There is an apparent disconnect between the White House’s strategic goals in Syria and the draft AUMF it sent to Congress last week—though negotiations in Congress appear to be addressing the issue.
From the outset, President Obama has been at pains to emphasize the modesty of the United States’ objectives in using force. His Administration disclaimed any intention to push the Assad regime from power; the President likewise characterized even himself as “war-weary.” And today he sang from that same hymnal, insisting that a still-hypothetical Syria campaign would be meant only to “degrade” Assad (whatever that might mean in its particulars). And yet restraint doesn’t exactly leap off the page, when one reads over the White House’s draft force statute. Quite the contrary: as Jack and others have explained, the Administration’s bill sweeps far more broadly than the President’s remarks. Indeed it imposes only a few constraints on the use of force, while otherwise granting the executive branch a largely free hand.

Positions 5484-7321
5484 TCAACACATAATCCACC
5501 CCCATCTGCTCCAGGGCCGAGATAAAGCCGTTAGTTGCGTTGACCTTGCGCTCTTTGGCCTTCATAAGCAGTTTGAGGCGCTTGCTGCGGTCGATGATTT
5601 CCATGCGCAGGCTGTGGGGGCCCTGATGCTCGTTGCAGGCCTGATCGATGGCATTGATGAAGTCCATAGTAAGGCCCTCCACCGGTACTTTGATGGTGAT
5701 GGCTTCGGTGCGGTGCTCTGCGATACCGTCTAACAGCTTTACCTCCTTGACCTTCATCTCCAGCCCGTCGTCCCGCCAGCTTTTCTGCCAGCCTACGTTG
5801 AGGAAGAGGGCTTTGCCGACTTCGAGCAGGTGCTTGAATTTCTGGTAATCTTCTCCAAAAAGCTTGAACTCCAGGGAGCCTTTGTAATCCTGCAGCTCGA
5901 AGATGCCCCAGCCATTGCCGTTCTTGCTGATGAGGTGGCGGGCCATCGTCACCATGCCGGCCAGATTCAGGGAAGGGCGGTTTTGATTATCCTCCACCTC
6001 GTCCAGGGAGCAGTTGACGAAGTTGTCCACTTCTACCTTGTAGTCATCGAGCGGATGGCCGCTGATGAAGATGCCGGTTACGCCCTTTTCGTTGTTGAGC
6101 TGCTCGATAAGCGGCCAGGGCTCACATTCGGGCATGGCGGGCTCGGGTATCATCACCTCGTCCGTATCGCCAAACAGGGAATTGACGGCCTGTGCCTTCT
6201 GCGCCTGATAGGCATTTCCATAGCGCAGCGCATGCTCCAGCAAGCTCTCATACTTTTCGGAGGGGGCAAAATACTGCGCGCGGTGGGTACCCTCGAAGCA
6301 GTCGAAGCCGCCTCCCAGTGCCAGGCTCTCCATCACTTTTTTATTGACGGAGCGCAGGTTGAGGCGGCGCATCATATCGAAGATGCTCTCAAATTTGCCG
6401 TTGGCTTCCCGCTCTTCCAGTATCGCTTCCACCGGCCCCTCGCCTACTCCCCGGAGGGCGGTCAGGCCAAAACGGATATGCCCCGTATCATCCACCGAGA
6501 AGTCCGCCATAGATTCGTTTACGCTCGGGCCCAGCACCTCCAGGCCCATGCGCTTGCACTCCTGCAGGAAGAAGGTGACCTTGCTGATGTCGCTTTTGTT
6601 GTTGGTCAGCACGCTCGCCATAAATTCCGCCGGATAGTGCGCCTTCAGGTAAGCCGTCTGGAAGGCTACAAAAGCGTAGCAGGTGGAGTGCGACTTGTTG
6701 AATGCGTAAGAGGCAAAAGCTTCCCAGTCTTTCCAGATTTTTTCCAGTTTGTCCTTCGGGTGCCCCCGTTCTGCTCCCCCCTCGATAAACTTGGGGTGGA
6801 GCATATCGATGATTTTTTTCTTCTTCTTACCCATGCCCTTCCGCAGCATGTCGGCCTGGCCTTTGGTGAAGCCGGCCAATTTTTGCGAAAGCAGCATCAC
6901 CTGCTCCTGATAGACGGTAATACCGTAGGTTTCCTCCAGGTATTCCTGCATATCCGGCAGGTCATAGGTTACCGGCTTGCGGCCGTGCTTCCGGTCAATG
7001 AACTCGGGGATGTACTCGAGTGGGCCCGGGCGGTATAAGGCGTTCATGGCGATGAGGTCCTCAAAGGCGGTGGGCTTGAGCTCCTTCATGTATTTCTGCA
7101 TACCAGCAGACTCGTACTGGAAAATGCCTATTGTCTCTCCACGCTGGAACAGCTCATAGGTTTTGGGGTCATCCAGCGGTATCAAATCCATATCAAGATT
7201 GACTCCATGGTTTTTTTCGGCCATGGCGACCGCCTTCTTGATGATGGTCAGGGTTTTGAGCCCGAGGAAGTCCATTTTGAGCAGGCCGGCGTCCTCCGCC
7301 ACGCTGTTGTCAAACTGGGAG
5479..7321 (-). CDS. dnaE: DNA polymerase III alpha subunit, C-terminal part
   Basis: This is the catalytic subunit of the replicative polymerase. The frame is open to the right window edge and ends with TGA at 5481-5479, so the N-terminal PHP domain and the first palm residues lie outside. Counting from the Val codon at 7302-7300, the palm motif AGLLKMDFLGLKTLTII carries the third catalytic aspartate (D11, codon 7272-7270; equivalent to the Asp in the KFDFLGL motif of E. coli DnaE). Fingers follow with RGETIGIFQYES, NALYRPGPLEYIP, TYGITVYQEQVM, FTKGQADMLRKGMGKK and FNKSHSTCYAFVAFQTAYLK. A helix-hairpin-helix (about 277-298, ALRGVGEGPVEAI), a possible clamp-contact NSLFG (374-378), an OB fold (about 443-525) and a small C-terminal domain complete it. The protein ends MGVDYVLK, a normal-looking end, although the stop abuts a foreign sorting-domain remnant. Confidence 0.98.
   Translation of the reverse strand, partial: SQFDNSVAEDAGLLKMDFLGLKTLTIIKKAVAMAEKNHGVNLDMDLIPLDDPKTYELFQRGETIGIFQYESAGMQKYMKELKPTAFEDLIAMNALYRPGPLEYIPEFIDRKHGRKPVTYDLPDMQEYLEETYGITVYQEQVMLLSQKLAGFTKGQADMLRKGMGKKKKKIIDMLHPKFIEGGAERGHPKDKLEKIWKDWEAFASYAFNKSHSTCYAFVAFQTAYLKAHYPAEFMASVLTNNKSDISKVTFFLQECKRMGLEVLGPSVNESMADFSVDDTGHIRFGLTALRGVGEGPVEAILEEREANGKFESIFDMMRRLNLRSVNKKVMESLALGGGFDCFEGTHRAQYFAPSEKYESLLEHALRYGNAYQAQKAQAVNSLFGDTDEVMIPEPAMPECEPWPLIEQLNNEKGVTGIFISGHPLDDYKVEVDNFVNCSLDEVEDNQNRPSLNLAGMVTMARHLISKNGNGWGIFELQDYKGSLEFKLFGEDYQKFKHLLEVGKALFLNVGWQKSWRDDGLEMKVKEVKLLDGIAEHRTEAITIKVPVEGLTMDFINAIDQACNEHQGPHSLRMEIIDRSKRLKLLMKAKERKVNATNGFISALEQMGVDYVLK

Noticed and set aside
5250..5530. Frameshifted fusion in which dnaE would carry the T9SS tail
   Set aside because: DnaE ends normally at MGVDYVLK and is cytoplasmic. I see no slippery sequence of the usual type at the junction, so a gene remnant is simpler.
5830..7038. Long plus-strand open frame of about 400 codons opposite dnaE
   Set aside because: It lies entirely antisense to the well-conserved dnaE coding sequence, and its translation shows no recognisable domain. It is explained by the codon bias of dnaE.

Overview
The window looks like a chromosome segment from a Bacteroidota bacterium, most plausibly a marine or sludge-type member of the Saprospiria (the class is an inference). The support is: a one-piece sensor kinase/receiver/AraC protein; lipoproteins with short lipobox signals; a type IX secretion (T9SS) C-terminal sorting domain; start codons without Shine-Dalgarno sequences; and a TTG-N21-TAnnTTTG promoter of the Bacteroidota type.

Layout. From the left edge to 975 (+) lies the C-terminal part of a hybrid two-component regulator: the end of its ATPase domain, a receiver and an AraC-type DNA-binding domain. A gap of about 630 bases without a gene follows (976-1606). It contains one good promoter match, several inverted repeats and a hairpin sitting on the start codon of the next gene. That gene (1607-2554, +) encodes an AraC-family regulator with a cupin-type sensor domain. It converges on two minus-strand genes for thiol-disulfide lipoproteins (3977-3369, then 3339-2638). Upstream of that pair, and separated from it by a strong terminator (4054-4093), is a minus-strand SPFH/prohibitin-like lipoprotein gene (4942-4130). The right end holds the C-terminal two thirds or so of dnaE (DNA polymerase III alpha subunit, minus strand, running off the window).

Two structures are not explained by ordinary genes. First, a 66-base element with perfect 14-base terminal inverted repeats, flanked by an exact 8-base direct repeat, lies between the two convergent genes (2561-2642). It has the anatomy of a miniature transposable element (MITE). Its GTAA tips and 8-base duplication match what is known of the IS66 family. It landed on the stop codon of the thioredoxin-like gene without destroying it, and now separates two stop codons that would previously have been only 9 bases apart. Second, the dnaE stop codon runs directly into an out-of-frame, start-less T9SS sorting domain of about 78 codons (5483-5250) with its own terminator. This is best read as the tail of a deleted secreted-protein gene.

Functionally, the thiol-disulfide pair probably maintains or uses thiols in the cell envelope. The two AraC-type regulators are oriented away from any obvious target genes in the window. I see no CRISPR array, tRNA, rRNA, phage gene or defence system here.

What gives? My sense is that the White House never expected, and still does not expect, an authorization of such significant breadth to win congressional approval. If the Syria operation is to go forward with congressional backing, then the authorizing statute must be broad enough to win support from intervention-ish Senators like Lindsey Graham and John McCain, but also narrow enough to command votes from congressional democrats. That dynamic is pretty well-known, and reportedly motivating negotiations in the Senate Foreign Relations Committee over the authorization’s text. (A hearing on the issue is ongoing; find coverage here.) It also helps to explain the Administration’s recent expressions, yesterday and earlier today, of flexibility regarding the language of any final resolution.